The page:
The Magazine for Collectors, June 1945
By INA HAYWARD BELLOWS
writing "Old Mechanical Banks," numerous inquiries have come to me
regarding banks not pictured or possibly not listed in the book.
There are many banks not pictured for various reasons — the book itself being
a dealers' and collectors' guide, contains the necessary information, from which
deductions are to be made.
From time to time duplicate banks will appear and prices of old models will vary
— however, it may be said that all banks listed have increased in price since
the book was published, along with the increase in price of all commodities, and
the banks may be pushed ahead into the next higher class. Some of the more
common types such as "Jolly Nigger," Class A, has not increased, as
has the "Always Did 'Spise a Mule," of the same class.
The banks depicting a great deal of action, such as the last mentioned, are much
more popular, and therefore have become more valuable than those of more simple
action. No attempt has been made to list all variants as it has been presumed
that the collector would be able to deduct from the printed list at the back of
the book the approximate value of his bank.
Banks are individual pieces of mechanism which required skill and time to
perfect, and with the fast-moving world of today there is scarcely time to study
the workings of these fascinating devices, which motivated the saving of coins.
It will be remembered that these so-called Penny Banks really did more toward
instilling the idea of thrift in the mind of the youngster than any other one
idea of the time, and many financiers can look back and attribute part of their
first ideas of thrift and economy to the Mechanical Bank of their childhood
days. If a parent said to a child, "Now save this money," it meant
little or nothing, but if the same parent said, "Let us see how the bulldog
swallows the coin," the same child, buy this sugar-coated device, saved all
his coins to see the bulldog work!
Bankers realize the idea back of the banks and for this reason, if for none
other, bankers are in the majority as bank collectors.
The world over — the Yankee is noted for his ingenuity and thrift, and the
penny bank portrays this thrift perhaps more than any other created device of
the time. The surprising thing is how quickly the banks fill up, and how soon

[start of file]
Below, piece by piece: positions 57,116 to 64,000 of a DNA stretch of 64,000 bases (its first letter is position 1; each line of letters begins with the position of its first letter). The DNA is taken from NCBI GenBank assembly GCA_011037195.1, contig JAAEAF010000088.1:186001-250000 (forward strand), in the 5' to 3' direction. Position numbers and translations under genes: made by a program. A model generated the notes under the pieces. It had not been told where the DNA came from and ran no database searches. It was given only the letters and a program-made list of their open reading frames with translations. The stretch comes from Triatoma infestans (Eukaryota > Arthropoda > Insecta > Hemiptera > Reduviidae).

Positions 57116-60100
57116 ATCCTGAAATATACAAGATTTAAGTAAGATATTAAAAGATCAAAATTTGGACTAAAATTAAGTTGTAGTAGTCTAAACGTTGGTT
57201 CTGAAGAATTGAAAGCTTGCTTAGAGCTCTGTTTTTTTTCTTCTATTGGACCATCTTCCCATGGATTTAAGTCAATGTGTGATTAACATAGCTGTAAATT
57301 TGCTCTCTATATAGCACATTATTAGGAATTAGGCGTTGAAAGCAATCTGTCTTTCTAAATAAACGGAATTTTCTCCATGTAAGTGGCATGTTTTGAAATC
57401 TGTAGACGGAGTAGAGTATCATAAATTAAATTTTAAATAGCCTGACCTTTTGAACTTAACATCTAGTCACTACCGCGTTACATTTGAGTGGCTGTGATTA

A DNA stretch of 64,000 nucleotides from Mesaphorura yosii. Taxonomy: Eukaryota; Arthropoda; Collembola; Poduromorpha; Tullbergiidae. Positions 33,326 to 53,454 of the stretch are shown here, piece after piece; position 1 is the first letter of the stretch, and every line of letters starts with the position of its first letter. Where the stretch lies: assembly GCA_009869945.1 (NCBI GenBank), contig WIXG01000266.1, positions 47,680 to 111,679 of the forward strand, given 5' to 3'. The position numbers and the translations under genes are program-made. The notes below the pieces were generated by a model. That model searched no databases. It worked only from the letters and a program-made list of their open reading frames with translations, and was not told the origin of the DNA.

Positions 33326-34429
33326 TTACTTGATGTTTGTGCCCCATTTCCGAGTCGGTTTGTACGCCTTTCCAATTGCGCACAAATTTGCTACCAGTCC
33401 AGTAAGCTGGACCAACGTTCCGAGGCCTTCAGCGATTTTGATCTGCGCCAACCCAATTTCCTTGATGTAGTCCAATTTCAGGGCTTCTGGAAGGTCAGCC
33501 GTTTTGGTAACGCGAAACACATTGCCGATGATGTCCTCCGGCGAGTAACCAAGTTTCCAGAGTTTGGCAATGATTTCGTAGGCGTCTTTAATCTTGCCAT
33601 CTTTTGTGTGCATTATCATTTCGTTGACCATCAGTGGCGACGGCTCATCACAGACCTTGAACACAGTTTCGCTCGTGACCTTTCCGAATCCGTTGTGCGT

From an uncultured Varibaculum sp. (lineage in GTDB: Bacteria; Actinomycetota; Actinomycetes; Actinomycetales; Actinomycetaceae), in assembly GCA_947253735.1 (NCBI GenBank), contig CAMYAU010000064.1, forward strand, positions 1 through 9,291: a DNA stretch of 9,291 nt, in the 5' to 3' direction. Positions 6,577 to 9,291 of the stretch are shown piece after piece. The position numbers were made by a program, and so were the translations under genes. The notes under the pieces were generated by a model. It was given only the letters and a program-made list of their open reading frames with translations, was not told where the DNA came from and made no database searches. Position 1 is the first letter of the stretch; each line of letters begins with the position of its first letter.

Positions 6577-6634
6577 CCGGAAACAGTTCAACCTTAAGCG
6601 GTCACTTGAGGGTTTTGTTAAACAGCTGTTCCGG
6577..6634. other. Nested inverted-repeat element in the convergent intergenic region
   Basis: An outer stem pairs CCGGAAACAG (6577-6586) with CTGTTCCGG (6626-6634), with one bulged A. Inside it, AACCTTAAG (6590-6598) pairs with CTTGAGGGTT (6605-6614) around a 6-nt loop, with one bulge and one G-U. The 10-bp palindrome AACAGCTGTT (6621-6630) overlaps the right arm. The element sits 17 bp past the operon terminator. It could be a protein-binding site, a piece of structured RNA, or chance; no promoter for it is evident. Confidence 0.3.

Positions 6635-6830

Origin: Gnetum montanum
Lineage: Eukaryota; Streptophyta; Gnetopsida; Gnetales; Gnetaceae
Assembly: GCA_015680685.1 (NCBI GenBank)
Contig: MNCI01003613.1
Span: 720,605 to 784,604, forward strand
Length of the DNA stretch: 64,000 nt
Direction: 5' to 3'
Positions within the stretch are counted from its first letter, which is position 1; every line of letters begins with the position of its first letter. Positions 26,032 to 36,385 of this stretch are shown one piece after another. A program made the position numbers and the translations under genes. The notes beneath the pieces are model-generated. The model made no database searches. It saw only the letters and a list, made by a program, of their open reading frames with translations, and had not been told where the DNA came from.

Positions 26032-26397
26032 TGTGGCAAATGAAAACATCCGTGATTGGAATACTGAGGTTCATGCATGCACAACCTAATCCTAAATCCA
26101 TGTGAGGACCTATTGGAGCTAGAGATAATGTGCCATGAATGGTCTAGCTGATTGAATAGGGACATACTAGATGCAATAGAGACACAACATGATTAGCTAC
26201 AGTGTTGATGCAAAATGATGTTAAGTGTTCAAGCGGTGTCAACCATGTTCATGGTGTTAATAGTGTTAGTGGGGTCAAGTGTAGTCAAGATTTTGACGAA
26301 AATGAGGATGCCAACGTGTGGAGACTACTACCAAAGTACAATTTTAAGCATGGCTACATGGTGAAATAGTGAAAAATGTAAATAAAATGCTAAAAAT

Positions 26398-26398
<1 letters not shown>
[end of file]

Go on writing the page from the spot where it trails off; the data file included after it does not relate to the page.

the money which is saved really counts. However, the idea back of it is that
most parents wish to instill in their children's minds a sense of thrift and
economy. Most teachers have little sugar-coated devices to teach the children
facts, — and from my own experience I have found that a child will always
remember these, whereas a certain printed page in a book means little.
I have had banks offered me for sale all over the country, some at ridiculously
high prices for the most common banks. On one occasion I stopped at a
second-hand shop in one of our larger cities, and there reposing on the shelf
was a "Jolly Nigger," Class A (Old Mechanical Banks), with the paint
somewhat worn, but the action perfect. I asked the price, and the second-hand
store man fairly shouted "$25, and cheap at that! Why, there is a woman who
will pay me anything for one of these banks." I said "Oh!" and
made no further comment so he went on to tell me of the woman having written a
book about banks from which he had obtained his information. He said he really
did not care to sell it at all as every night he placed it in a night club and
every night it was filled with coins which patrons had gladly deposited there,
to see the bank work! The proprietor had split profits with him, until now the
bank had earned many times what he was asking for it. This rather amused me, but
I said nothing because people rather hate to have their "build up"
torn to pieces.
On other occasions I have known eating places to have a few of these more common
types (that stand rough usage) standing on their counters, and with the money
obtained have furthered relief funds. When a patron pays his bill, he almost
always receives some small change, and will stop to work these amusing devices.